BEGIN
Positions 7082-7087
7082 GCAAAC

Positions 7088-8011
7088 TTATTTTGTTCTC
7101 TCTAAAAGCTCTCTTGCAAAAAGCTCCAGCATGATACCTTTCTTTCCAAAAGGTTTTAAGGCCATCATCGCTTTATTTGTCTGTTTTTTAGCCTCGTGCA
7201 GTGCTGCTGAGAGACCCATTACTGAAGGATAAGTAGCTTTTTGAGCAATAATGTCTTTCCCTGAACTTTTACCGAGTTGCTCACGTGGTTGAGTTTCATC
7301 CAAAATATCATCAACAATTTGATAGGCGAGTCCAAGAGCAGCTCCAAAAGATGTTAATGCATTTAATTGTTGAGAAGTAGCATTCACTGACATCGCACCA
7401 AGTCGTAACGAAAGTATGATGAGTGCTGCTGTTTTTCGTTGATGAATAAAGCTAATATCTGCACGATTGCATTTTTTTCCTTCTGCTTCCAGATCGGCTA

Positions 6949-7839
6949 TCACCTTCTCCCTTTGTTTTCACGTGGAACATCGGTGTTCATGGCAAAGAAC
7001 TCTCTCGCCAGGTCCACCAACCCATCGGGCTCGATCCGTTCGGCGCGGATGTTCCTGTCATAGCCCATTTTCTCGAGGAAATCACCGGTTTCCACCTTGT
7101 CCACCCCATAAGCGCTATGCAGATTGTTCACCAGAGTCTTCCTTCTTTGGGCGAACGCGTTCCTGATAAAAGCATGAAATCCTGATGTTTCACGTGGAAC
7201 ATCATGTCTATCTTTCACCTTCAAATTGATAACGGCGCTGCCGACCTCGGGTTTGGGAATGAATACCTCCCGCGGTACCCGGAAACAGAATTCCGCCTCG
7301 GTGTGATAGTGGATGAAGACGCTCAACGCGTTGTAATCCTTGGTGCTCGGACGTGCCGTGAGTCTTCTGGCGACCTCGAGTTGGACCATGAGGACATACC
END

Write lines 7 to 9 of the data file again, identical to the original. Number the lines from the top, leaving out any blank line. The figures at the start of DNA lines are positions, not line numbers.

7301 CAAAATATCATCAACAATTTGATAGGCGAGTCCAAGAGCAGCTCCAAAAGATGTTAATGCATTTAATTGTTGAGAAGTAGCATTCACTGACATCGCACCA
7401 AGTCGTAACGAAAGTATGATGAGTGCTGCTGTTTTTCGTTGATGAATAAAGCTAATATCTGCACGATTGCATTTTTTTCCTTCTGCTTCCAGATCGGCTA

Positions 6949-7839